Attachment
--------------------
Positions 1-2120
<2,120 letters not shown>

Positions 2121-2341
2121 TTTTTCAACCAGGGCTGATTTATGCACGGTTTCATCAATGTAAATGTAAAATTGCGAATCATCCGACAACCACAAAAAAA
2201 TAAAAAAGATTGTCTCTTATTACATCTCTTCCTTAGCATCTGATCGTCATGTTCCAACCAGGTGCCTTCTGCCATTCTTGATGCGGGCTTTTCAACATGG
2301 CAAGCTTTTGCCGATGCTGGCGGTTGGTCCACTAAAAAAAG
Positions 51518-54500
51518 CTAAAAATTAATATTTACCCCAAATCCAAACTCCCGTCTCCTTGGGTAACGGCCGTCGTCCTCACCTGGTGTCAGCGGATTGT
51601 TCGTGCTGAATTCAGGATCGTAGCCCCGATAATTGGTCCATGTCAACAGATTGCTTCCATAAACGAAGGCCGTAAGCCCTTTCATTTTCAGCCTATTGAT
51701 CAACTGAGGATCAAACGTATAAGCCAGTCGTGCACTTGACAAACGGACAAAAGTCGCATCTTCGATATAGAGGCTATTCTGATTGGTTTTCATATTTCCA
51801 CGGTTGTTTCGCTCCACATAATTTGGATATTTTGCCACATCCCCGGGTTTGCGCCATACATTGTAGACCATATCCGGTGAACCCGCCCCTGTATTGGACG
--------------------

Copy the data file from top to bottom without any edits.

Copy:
Positions 1-2120
<2,120 letters not shown>

Positions 2121-2341
2121 TTTTTCAACCAGGGCTGATTTATGCACGGTTTCATCAATGTAAATGTAAAATTGCGAATCATCCGACAACCACAAAAAAA
2201 TAAAAAAGATTGTCTCTTATTACATCTCTTCCTTAGCATCTGATCGTCATGTTCCAACCAGGTGCCTTCTGCCATTCTTGATGCGGGCTTTTCAACATGG
2301 CAAGCTTTTGCCGATGCTGGCGGTTGGTCCACTAAAAAAAG
Positions 51518-54500
51518 CTAAAAATTAATATTTACCCCAAATCCAAACTCCCGTCTCCTTGGGTAACGGCCGTCGTCCTCACCTGGTGTCAGCGGATTGT
51601 TCGTGCTGAATTCAGGATCGTAGCCCCGATAATTGGTCCATGTCAACAGATTGCTTCCATAAACGAAGGCCGTAAGCCCTTTCATTTTCAGCCTATTGAT
51701 CAACTGAGGATCAAACGTATAAGCCAGTCGTGCACTTGACAAACGGACAAAAGTCGCATCTTCGATATAGAGGCTATTCTGATTGGTTTTCATATTTCCA
51801 CGGTTGTTTCGCTCCACATAATTTGGATATTTTGCCACATCCCCGGGTTTGCGCCATACATTGTAGACCATATCCGGTGAACCCGCCCCTGTATTGGACG